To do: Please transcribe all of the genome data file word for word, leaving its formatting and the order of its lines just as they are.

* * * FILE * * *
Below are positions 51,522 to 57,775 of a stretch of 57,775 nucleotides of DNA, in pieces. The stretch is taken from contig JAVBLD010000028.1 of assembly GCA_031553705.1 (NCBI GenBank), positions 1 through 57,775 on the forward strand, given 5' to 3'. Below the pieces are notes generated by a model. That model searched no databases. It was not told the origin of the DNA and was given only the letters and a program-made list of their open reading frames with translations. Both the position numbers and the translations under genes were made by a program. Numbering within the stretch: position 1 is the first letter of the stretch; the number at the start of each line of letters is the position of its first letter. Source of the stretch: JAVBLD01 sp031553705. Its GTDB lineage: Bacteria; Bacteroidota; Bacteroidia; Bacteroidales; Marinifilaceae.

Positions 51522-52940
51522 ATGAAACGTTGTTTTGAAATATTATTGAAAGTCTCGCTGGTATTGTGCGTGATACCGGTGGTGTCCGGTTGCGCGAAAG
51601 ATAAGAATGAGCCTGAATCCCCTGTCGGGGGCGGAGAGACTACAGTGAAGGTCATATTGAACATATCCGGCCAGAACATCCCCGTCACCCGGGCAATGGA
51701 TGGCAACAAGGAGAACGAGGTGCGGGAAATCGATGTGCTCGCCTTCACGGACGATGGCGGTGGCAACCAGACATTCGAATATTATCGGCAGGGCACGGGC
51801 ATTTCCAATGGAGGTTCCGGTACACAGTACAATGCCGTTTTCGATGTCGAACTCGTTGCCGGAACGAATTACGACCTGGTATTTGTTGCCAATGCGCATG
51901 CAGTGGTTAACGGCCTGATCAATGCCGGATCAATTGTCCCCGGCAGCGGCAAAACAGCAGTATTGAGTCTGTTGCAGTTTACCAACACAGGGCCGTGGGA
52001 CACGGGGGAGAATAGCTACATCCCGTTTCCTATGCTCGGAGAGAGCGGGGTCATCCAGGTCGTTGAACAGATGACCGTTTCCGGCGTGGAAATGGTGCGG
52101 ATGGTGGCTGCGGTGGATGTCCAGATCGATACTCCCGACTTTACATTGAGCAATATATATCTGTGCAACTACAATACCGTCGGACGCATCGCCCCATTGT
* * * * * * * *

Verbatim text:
Below are positions 51,522 to 57,775 of a stretch of 57,775 nucleotides of DNA, in pieces. The stretch is taken from contig JAVBLD010000028.1 of assembly GCA_031553705.1 (NCBI GenBank), positions 1 through 57,775 on the forward strand, given 5' to 3'. Below the pieces are notes generated by a model. That model searched no databases. It was not told the origin of the DNA and was given only the letters and a program-made list of their open reading frames with translations. Both the position numbers and the translations under genes were made by a program. Numbering within the stretch: position 1 is the first letter of the stretch; the number at the start of each line of letters is the position of its first letter. Source of the stretch: JAVBLD01 sp031553705. Its GTDB lineage: Bacteria; Bacteroidota; Bacteroidia; Bacteroidales; Marinifilaceae.

Positions 51522-52940
51522 ATGAAACGTTGTTTTGAAATATTATTGAAAGTCTCGCTGGTATTGTGCGTGATACCGGTGGTGTCCGGTTGCGCGAAAG
51601 ATAAGAATGAGCCTGAATCCCCTGTCGGGGGCGGAGAGACTACAGTGAAGGTCATATTGAACATATCCGGCCAGAACATCCCCGTCACCCGGGCAATGGA
51701 TGGCAACAAGGAGAACGAGGTGCGGGAAATCGATGTGCTCGCCTTCACGGACGATGGCGGTGGCAACCAGACATTCGAATATTATCGGCAGGGCACGGGC
51801 ATTTCCAATGGAGGTTCCGGTACACAGTACAATGCCGTTTTCGATGTCGAACTCGTTGCCGGAACGAATTACGACCTGGTATTTGTTGCCAATGCGCATG
51901 CAGTGGTTAACGGCCTGATCAATGCCGGATCAATTGTCCCCGGCAGCGGCAAAACAGCAGTATTGAGTCTGTTGCAGTTTACCAACACAGGGCCGTGGGA
52001 CACGGGGGAGAATAGCTACATCCCGTTTCCTATGCTCGGAGAGAGCGGGGTCATCCAGGTCGTTGAACAGATGACCGTTTCCGGCGTGGAAATGGTGCGG
52101 ATGGTGGCTGCGGTGGATGTCCAGATCGATACTCCCGACTTTACATTGAGCAATATATATCTGTGCAACTACAATACCGTCGGACGCATCGCCCCATTGT